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f you think about it, Detroit automotive pioneer Henry Ford actually helped launch the Pure Michigan marketing campaign more than 100 years ago. After he built his first car in 1896, motor touring quickly became one of America’s favorite pastimes, and visitors flocked to the Great Lakes State in their new cars to discover its natural beauty and waterfront charms. Even locals began branching out to explore more of their home state. As car ownership skyrocketed, conversations soon turned to building a scenic trunkline along the Lake Michigan coastline to connect New Buffalo, near the Indiana state line, with Mackinaw City some 400 miles to the north. Excited supporters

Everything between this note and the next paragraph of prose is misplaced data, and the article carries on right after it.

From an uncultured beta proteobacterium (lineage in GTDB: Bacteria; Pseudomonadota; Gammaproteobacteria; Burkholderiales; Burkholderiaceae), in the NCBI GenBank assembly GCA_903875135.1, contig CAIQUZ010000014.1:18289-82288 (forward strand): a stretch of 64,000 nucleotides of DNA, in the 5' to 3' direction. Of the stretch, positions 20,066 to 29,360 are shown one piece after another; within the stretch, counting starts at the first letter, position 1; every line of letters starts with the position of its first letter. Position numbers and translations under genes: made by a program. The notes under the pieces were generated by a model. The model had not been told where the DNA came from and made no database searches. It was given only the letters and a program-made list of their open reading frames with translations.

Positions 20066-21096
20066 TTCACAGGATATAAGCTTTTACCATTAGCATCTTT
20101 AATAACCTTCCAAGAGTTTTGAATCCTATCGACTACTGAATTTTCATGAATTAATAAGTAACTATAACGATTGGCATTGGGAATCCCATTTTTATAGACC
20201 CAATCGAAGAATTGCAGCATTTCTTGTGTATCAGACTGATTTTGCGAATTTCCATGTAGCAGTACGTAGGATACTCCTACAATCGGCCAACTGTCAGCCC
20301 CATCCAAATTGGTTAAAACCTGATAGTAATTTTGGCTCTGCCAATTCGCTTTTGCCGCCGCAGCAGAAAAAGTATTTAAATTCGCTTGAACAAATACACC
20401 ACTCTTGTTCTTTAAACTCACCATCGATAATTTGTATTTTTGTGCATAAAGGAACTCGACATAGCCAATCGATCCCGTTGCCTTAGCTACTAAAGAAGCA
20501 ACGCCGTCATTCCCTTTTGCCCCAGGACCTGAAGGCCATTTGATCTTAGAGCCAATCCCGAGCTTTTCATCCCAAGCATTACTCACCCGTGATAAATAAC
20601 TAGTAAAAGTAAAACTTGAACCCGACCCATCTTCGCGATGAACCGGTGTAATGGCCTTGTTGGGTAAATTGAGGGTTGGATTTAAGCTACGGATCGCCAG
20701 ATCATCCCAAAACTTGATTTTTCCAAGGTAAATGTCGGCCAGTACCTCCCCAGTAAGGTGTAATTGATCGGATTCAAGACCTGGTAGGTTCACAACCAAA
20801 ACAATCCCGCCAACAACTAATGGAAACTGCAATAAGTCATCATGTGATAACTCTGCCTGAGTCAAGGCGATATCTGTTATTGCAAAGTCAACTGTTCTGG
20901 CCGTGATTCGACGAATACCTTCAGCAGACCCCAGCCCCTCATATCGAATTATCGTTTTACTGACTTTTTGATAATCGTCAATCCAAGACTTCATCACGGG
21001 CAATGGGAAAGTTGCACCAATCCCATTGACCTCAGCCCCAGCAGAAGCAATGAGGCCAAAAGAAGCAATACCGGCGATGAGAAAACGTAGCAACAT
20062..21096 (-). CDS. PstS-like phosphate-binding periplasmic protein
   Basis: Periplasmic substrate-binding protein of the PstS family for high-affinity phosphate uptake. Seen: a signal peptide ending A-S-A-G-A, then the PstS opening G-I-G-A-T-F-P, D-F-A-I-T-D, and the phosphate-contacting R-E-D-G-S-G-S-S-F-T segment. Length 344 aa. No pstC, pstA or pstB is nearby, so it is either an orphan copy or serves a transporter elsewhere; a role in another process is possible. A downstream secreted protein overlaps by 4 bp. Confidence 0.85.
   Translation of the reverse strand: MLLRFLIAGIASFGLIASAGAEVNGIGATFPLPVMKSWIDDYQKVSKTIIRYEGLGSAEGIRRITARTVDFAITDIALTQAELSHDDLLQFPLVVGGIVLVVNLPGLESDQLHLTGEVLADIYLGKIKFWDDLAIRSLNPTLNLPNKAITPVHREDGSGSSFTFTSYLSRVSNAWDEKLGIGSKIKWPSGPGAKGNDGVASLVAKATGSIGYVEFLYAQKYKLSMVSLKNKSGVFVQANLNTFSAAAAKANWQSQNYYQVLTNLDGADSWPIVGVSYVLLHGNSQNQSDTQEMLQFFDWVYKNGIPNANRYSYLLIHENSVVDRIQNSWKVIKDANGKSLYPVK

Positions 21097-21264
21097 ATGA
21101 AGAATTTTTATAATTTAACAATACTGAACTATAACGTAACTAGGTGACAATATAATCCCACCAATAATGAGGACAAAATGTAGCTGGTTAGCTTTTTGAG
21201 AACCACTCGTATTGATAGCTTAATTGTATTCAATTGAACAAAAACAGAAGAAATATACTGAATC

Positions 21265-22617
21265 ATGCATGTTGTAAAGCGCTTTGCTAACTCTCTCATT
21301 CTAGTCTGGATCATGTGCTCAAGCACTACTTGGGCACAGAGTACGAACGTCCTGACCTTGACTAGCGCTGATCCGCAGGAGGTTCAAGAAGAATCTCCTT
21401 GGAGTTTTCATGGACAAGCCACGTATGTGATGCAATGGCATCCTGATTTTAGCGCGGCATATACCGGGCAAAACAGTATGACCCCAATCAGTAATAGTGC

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talked about the boon a well-built road would be for the waterfront communities along the way. To help the cause, the slogan “Lake Shore All the Way Chicago to Mackinaw” was introduced to lure more vacationers from the Windy City to Michigan. In 1911, the hard work of building a touring route began. The first promotional West Michigan Pike tour in 1913 started in St. Joseph, with the hope of ending in Mackinaw City. However, according to the history book “Vintage Views Along the West Michigan Pike,” once the caravan of cars reached Petoskey, they split up, with one group driving north to Pellston and the other heading around Little Traverse Bay to Harbor Springs. The next day they re-